Editor’s Note

October 2012 Editor's Note

Six months ago, when this editor was still very fresh in the job, October’s special arts issue loomed as a challenge. Having spent close to half my adult life in the Deep North, the arts had faded from view, the Big Mango excepted. A little added perspective wouldn’t go astray, I thought, so I looked to recruit a guest arts editor, someone of a more metropolitan stripe.

Paul Grabowsky came to mind. As well as a renowned jazz musician, he’s an arts festival director, a composer, a gourmand and a voracious consumer of literature. That, I figured, should cover most bases.

To my delight, he keenly accepted the invitation. As it turned out, though, Paul shared my inclination to look to the interior for inspiration. For a notionally empty land, there’s a remarkable lot to sustain the soul. Stories in this issue come from the eastern Pilbara, the Pitjantjatjara lands, Mount Isa, Arnhem Land, Broome and Shepparton. We didn’t set out to cast so far and wide. It just happened. One by one, over several meetings, these stories of and from the bush, some burnished by the city, some not, began to glimmer. A theme took hold of the magazine, without us really noticing. Entirely by coincidence, or at best subconsciously, this theme shines through even in Chloe Hooper’s piece on the satin bowerbird, whose performance art is on permanent display in a tiny patch of recreated rainforest at the Melbourne Museum.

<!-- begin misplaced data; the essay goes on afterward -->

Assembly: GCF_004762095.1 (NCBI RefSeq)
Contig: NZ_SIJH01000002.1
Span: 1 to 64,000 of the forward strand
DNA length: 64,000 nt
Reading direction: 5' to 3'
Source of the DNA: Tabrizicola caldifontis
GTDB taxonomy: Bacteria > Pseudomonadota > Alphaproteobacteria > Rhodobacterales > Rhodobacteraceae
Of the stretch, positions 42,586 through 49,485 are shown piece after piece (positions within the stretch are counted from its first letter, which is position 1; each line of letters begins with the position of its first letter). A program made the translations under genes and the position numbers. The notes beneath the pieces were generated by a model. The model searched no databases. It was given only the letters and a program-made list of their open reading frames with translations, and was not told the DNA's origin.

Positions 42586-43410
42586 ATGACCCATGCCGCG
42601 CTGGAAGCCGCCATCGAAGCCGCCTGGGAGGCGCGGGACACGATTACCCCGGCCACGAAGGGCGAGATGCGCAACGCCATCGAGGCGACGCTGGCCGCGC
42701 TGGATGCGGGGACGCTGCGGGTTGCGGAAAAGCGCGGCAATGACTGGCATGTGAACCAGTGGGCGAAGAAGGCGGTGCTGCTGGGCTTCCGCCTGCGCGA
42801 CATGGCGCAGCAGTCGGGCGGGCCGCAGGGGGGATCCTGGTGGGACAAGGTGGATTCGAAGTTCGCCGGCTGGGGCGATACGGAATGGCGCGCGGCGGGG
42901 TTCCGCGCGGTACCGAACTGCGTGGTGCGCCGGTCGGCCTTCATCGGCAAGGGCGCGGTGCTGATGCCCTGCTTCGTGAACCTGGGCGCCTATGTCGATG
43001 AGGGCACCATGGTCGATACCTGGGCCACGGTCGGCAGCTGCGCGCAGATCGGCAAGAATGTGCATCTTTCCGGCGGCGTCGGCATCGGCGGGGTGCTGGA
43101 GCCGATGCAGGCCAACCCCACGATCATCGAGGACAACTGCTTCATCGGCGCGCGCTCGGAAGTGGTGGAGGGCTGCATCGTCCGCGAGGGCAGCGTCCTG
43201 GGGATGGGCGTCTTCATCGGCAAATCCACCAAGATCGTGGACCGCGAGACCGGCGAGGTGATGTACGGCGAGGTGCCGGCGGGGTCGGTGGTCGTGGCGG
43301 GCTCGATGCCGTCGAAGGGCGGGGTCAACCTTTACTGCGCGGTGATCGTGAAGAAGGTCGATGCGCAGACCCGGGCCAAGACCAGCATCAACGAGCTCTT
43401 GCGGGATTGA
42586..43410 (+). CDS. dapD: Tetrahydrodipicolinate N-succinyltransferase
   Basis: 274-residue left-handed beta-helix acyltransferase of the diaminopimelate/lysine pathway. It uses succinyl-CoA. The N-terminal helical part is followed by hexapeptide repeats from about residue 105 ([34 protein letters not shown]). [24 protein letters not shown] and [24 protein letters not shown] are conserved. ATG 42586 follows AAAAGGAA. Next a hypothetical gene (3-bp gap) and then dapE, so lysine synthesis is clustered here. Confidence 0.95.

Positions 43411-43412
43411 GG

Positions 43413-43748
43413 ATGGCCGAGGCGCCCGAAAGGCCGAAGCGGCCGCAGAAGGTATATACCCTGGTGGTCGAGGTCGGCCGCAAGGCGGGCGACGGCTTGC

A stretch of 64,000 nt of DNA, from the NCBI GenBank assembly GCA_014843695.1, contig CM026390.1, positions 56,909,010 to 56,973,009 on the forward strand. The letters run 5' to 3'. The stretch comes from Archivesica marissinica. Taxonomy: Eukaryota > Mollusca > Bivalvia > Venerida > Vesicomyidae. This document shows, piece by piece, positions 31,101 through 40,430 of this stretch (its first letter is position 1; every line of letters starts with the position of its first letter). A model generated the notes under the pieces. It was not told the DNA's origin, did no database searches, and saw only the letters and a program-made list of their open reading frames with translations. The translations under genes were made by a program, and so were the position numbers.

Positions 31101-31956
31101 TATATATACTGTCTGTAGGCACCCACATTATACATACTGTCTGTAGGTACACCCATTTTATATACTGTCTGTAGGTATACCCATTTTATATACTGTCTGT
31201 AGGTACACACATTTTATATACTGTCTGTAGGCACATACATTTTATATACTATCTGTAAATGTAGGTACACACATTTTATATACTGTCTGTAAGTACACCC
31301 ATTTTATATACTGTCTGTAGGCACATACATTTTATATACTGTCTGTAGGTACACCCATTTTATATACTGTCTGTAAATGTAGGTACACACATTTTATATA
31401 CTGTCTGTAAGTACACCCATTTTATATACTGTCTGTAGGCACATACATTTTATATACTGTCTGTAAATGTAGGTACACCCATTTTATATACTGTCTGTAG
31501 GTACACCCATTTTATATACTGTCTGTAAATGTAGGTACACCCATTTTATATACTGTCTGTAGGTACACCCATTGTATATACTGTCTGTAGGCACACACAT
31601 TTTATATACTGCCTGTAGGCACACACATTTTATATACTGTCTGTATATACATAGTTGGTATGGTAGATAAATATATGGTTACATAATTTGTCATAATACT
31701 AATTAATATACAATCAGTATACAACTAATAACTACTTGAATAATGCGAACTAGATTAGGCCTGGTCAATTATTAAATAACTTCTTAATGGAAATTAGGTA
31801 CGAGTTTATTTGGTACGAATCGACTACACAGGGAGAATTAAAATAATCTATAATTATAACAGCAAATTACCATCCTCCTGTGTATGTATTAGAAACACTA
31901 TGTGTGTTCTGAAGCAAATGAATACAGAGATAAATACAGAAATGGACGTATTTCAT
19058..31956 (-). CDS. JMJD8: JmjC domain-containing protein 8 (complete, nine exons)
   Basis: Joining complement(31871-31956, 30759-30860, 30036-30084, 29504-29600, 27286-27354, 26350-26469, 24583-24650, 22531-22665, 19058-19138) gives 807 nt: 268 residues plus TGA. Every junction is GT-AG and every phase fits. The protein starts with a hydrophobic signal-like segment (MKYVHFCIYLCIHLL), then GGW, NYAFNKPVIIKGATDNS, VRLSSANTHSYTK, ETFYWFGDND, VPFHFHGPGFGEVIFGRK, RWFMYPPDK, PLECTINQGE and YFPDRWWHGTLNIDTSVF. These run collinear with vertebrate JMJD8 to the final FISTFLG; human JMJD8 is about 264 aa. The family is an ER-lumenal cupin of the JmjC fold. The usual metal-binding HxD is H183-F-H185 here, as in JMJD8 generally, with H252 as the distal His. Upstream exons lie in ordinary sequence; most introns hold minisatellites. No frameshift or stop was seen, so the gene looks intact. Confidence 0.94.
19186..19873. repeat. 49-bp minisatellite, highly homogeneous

The result is a very special issue. It’s not all desert and the arts; there are also the usual beautiful and powerful pieces – by Helen Garner, John Banville, Mungo MacCallum, John Clare, Alexandra Coghlan, Linda Jaivin and retired Major-General John Cantwell. Still, some people will mistake this for the indigenous arts issue. It’s not. It’s an Australian issue, pure and simple.

John van Tiggelen

John van Tiggelen is a freelance writer and the author of Mango Country.

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